Elisa, Coo-kie and Cathy at Salsa Night

Tuesday, February 12, 2013

Isla Mujeres, Mexico

     A rather turbulent double-overnighter brought us up the Yucatan Channel, skirting the glitzy megalopolis of Cancun, and into the tranquility of beautiful Isla Mujeres. The Spanish descended on this uninhabited isle in 1517, and found a Mayan temple laden with statues of the goddess Ixchel and her maidens, hence the name "Island of Women'. This is one of those good Karma places that makes one contemplate signing off on the American Dream and heading south.While the island is mainly based on tourism, sailors from all over the world converge here at this strategic spot in the Caribbean.
      It was Carnaval when we arrived and the days were filled with parades and festivals marking the beginning of Lent. The locals; children, adults, grandmas and even month old babies were out until the wee hours, dressed in all their feathers and finery, singing, dancing and enjoying the spectacle. Calypso music fills the air and life is sweet! 

      We finally caught up with our very good cruising buddies starting from way back in El Salvador, Rick and Rosanna on SV Tension Reliever, looking notably stress free after a month on Isla (as the cruisers call it). We spent a day together, taking the ferry over to nearby Cancun, comparing notes and sharing tales of our travels up the Caribbean coastline. 
Mariachi players


   As we prepare to set off for Cuba, our old pal Turlough will join us for the typically blustery crossing. It will be difficult to leave this island paradise so soon. It appears to have it all: clear aqua-marine waters, warm winds, delicious food, and happy, smiling families. Of course, it is after all the Island of Women.  We regret that we must be off, but Fidel is waiting!

Sunday, February 3, 2013

Chillin' at Caye Caulker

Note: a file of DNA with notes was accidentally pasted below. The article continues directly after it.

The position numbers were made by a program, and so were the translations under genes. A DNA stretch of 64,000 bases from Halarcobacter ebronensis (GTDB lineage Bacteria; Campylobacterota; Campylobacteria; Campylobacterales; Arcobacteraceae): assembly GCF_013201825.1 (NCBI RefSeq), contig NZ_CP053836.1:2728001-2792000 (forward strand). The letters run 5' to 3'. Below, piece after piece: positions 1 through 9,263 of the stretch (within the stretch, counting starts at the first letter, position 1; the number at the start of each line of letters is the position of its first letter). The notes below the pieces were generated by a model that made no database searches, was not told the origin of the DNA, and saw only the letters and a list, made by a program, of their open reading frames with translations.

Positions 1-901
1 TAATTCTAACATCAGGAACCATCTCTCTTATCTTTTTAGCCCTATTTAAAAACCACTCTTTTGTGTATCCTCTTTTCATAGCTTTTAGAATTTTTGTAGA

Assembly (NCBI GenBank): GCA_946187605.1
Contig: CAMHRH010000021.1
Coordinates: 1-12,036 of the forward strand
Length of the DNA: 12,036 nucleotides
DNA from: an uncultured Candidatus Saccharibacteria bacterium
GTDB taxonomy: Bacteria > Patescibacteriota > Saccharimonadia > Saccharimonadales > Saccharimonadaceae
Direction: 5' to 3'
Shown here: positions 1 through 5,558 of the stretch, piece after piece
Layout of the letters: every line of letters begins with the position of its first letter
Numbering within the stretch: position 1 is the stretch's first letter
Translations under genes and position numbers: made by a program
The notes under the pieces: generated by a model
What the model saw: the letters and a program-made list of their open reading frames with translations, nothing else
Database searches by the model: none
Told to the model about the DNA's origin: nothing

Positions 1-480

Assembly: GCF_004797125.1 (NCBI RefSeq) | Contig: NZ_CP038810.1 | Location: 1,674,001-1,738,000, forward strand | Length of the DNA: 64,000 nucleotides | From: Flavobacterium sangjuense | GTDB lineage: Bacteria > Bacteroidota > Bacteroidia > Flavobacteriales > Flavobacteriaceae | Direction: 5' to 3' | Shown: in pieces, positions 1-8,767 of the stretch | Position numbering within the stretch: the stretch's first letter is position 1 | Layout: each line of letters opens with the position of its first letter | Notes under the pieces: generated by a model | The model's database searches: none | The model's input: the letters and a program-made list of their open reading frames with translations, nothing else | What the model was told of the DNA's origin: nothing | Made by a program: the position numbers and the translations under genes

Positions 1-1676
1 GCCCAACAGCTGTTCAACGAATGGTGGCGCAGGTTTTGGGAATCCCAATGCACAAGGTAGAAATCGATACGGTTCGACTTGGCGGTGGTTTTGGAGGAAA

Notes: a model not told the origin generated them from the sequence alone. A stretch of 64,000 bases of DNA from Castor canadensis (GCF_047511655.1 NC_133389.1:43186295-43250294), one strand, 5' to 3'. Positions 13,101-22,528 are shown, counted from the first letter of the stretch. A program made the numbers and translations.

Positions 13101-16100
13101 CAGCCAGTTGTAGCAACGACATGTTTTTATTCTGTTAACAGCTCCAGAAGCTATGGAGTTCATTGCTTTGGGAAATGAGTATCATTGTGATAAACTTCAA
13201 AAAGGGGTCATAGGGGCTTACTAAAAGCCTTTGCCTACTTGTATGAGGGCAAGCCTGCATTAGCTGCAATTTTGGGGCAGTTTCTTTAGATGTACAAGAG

Caye Caulker, Belize

The tiny, scenic village of Caye Caulker is actually two islands since Hurricane Hattie split the island in two a few years back. It has only three main streets; Front St., Middle St. and Back St., all lined with Creole restaurants, bars and dive shops for the tourists. Everyone just chillin' on the beach to the Rasta beat. English is the Belize official language so we enjoyed being able to communicate and get to know the locals better.

 At the cafe our server/chef offers us, of all things, a Guinness. Apparently Belize has a Guinness factory that rivals the original back in Ireland. After the first sip, we had to agree! Conch and Lobster appear to be the main fishery here, served in any number of ways.Yum!  We spend our time exploring the island while we wait for a weather window to sail our way to Mexico.
Local Lingo

 During the night the winds pipe up even more to a choppy 20 knots plus and the next thing you know we are dragging our Rocna anchor across the grassy bottomed bay, out to sea! Daragh quickly deploys a second Danforth anchor, which also drags, but eventually stops skimming over the sea grass and takes hold in the sand. Whew! Another close call narrowly averted. After a sleepless night on anchor watch the wind drops and all is peaceful on Chantey  once again.
I must go down to the sea again,
to the lonely sea and sky
and all I ask is a tall ship,
and a star to steer her by,

I must go down to the sea again,
for the call of the running tide
Is a wild call and a clear call,
that may not be denied.

John Masefield